On 17 June 2011, the Commission published for consultation a draft guidance paper on quantifying harm in actions for damages based on breaches of Article 101 or 102 TFEU8. The guidance paper aims at offering non-binding assistance to courts and parties involved in antitrust damages actions. It provides insights into the harm caused by the infringement of the competition rules and provides guidance on the main methods and techniques that are available to quantify such harm.
The Guidance paper focuses on two main categories of harmful scenarios: (i) Infringers exploit their market power by raising the prices their direct customers pay; or (ii) undertakings infringe Articles 101 and 102 TFEU by excluding competitors from a market or reducing their market share.
The Guidance Paper is purely informative. It does not bind national courts and does not alter legal rules applicable in EU Member States to damages actions based on breach of article 101 and 102 TFEU.
The draft paper reaffirms the right of injured parties to be compensated. Each member state must lay down the detailed rules governing the exercise of the right to compensation guaranteed by EU Law. These rules, however, must not render excessively difficult or practically impossible the exercise of rights conferred on individuals by EU law (principle of effectiveness), and they must not be less favourable than those governing damages actions for breaches of similar rights conferred by domestic law (principle of equivalence).
The compensation consists of “placing the injured party in the position it would have been in had there been no infringement”. The compensation includes reparation not only for actual loss suffered but also for loss of profit and the payment of interest.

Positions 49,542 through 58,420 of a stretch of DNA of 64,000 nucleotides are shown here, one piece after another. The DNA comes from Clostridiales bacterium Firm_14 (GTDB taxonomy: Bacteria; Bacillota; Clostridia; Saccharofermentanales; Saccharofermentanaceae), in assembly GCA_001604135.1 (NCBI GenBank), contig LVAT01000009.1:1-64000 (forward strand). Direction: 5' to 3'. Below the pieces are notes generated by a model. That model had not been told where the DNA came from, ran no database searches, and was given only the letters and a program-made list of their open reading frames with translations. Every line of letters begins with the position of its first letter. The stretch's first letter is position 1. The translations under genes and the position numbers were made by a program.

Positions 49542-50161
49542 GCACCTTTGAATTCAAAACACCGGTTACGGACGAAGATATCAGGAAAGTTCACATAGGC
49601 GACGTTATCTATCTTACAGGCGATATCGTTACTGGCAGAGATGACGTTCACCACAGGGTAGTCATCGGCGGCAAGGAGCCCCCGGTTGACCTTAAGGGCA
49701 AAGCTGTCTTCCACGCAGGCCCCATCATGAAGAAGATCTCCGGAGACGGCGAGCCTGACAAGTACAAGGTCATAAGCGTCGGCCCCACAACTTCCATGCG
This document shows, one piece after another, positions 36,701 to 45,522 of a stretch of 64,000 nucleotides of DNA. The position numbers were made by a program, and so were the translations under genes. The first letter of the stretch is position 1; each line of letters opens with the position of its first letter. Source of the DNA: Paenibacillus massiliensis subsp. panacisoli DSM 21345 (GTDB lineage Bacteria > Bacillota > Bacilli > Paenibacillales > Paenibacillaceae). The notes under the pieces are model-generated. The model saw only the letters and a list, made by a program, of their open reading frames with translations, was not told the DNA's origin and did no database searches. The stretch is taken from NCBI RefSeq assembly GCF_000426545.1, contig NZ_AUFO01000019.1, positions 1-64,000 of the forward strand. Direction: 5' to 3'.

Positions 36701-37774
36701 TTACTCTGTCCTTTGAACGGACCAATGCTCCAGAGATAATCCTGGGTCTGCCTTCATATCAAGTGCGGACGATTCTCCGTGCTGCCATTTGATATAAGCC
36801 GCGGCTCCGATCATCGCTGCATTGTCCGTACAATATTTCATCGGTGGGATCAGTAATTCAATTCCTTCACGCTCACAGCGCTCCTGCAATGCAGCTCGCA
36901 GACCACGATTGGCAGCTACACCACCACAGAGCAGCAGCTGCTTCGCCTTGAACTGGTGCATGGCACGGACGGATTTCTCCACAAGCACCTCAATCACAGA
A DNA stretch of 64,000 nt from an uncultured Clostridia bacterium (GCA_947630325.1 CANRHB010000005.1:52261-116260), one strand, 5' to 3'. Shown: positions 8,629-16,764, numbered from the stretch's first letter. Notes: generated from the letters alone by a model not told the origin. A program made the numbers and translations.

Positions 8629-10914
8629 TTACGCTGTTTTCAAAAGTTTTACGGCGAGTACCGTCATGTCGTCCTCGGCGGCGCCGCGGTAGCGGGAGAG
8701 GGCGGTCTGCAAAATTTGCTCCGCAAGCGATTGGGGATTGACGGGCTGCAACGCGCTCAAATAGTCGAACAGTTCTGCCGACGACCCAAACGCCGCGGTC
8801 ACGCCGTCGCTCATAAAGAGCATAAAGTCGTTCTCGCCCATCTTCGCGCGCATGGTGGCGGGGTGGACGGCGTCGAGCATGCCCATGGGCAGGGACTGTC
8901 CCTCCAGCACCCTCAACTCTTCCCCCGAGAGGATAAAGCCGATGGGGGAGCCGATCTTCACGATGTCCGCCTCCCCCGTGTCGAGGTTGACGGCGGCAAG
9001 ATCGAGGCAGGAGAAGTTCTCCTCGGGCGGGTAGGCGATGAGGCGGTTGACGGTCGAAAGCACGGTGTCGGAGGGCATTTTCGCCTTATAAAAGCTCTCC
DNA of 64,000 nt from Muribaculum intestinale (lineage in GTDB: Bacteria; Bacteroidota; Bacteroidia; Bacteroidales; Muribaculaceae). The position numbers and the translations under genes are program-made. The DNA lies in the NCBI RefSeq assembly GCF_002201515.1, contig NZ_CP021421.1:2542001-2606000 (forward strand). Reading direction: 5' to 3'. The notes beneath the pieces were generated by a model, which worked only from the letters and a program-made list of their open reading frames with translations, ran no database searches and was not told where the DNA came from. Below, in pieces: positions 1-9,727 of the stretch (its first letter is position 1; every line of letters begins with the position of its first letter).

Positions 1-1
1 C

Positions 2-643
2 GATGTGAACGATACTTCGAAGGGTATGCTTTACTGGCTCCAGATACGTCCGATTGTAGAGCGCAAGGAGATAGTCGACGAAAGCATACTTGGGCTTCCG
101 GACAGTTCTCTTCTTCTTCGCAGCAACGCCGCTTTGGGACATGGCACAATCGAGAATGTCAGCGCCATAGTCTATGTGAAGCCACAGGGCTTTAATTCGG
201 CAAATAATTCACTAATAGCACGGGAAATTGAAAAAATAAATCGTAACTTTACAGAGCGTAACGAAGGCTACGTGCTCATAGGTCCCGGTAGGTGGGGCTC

The draft guidance paper makes clear that national court should check whether sufficient data are available to the party charged with the burden of proof to apply the method and technique. National courts “can use pieces of direct evidence relevant for the quantification of harm, such as documents produced by an infringing undertaking in the course of business regarding agreed price increases and their implementation or assessing the development of its market position”.
The Counterfactual scenario
The antitrust damages quantification requires first to establish the ‘non-infringement scenario’ or the ‘counterfactual scenario’. In other words, to determine what is likely to have happened without the infringement. It is therefore necessary to construct a reference scenario with which the actual situation can be compared. The draft guidance paper points out that it is impossible to know with certainty how a market would have exactly evolved in the absence of the infringement of Article 101 or 102 TFEU. Prices, sales volumes, and profit margins depend on a range of factors and complex interactions between market participants that are not easily estimated. Estimation of the hypothetical non-infringement scenario will thus by definition rely on a number of assumptions. The draft guidance paper then sets out a number of construction methods for quantifying the harm.
The Commission seeks to receive the views of stakeholders who are directly concerned by antitrust damages actions, including members of the judiciary, parties to actions and legal advisors. All interested parties have until 30 September 2011 to send their comments.